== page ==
09/27/2010 10:18 am ET Updated May 25, 2011

Report: Weak Laws Turn a Handful of States Into Shopping Malls for Gun Traffickers

A handful of states with weak gun laws are the largest contributors to the U.S. market for illegally trafficked guns. That's the alarming finding of the new report "Trace the Guns: The Link Between Gun Laws and Interstate Gun Trafficking," a groundbreaking report issued today by Mayors Against Illegal Guns, a coalition of more than 500 mayors that I co-chair with Boston Mayor Thomas Menino.

"Trace the Guns" examines troves of new data released to Mayors Against Illegal Guns by the Bureau of Alcohol, Tobacco, Firearms and Explosives (ATF) and for the first time demonstrates the connection between laws designed to deter illegal trafficking and lower crime gun export rates.

Mississippi, West Virginia, Kentucky, Alaska, Alabama, South Carolina, Virginia, Indiana, Nevada, and Georgia were the ten states that supplied crime guns at the highest rates - each of them supplying guns used in crimes at a rate more than twice the national average.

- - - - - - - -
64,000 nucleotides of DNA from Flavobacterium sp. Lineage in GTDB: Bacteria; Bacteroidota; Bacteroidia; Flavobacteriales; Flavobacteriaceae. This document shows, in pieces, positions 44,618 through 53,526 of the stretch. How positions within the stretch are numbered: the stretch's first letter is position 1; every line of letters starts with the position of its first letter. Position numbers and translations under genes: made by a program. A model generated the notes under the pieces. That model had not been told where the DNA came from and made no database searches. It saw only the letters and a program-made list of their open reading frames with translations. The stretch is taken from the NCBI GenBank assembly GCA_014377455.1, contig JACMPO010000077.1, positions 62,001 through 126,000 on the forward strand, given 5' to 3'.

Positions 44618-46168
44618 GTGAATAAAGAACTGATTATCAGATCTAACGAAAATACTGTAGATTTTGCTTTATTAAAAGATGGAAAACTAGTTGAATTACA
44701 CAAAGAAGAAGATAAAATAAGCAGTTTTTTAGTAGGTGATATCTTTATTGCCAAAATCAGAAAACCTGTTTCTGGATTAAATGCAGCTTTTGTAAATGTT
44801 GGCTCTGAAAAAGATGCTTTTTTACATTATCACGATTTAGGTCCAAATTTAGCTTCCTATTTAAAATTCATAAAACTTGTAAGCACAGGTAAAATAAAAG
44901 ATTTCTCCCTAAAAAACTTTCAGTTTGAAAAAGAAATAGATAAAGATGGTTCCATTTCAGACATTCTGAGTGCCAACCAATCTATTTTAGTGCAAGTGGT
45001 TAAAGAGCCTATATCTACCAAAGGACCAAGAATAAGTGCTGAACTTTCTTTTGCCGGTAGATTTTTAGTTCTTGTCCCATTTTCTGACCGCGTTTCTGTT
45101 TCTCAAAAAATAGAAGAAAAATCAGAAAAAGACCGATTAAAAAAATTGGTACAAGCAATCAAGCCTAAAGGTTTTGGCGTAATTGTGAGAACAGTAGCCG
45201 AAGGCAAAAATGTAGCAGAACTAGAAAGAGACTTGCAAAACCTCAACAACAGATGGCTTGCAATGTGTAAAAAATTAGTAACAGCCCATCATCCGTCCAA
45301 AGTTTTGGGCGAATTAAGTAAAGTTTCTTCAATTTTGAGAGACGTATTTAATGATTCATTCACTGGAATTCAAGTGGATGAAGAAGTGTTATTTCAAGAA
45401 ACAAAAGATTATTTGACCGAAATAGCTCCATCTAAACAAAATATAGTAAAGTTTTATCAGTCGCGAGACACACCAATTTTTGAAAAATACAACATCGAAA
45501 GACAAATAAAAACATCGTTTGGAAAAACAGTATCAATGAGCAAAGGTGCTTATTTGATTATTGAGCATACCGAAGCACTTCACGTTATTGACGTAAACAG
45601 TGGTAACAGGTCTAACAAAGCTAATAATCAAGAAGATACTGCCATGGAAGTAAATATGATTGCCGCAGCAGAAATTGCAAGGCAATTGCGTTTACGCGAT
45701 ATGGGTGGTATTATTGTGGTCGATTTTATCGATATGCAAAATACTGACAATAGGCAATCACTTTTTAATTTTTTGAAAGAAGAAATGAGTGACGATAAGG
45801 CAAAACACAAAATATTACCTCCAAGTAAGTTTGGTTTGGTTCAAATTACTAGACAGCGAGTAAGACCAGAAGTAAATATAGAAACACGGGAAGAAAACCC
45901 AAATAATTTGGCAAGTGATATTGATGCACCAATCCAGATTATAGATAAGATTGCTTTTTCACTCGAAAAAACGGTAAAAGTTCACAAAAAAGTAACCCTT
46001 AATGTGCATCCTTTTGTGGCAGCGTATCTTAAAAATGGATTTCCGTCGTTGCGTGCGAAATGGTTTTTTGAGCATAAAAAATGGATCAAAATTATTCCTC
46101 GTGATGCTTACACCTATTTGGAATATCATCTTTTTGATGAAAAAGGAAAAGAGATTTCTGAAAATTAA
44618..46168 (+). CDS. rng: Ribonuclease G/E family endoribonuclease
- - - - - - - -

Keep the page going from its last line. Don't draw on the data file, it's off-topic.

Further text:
Not only do they supply a disproportionate amount of crime guns, but these states are also more likely to be the source of guns recovered in crimes within two years of the original sale, which the ATF says is a key sign of illegal trafficking.

See for yourself: read the report and see where guns are coming from in your state on the interactive website:

The stakes are high: 12,000 people per year are murdered with guns in the United States. If one state ignores a gap in its laws, other states have to deal with the deadly consequences.

There is urgent work to be done by policy makers at all levels to strengthen enforcement of the laws we have on the books, and to close gaps in state and federal law. For example, the Gun Show Loophole enables people with criminal records to avoid FBI background checks if they buy a gun from an unlicensed "private seller." Today's report shows that states where this loophole is open export crime guns at two-and-a-half times the rate of states that have closed it. The ATF has long identified gun shows as a leading source for traffickers, and while we didn't need any more proof that legislators should put a stop to this end-run around background checks, we now have it.

"Trace the Guns" should serve as a clear roadmap for how we can more effectively fight illegal gun trafficking, support police, and protect public safety - and mayors around the country will be urging lawmakers in state capitols and in Washington, DC to take action.

Join us. And to see how your state stacks up, visit

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